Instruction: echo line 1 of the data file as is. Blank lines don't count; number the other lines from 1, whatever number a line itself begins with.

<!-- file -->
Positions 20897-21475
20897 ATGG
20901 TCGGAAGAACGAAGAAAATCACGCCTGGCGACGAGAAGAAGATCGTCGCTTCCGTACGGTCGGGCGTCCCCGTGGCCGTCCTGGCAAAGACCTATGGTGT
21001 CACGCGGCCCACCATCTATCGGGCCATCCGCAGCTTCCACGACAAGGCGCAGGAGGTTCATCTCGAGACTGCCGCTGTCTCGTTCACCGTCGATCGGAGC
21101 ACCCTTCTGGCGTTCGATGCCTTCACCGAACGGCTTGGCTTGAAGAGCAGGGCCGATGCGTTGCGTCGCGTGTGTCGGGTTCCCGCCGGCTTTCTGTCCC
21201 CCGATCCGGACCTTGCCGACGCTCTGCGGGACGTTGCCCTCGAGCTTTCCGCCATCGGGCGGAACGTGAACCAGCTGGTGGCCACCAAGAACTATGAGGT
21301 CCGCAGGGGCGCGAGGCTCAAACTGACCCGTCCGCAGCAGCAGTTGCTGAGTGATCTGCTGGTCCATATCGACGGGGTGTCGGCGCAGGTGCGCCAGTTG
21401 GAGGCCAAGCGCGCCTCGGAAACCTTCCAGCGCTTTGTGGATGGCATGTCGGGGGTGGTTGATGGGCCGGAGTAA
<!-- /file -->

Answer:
Positions 20897-21475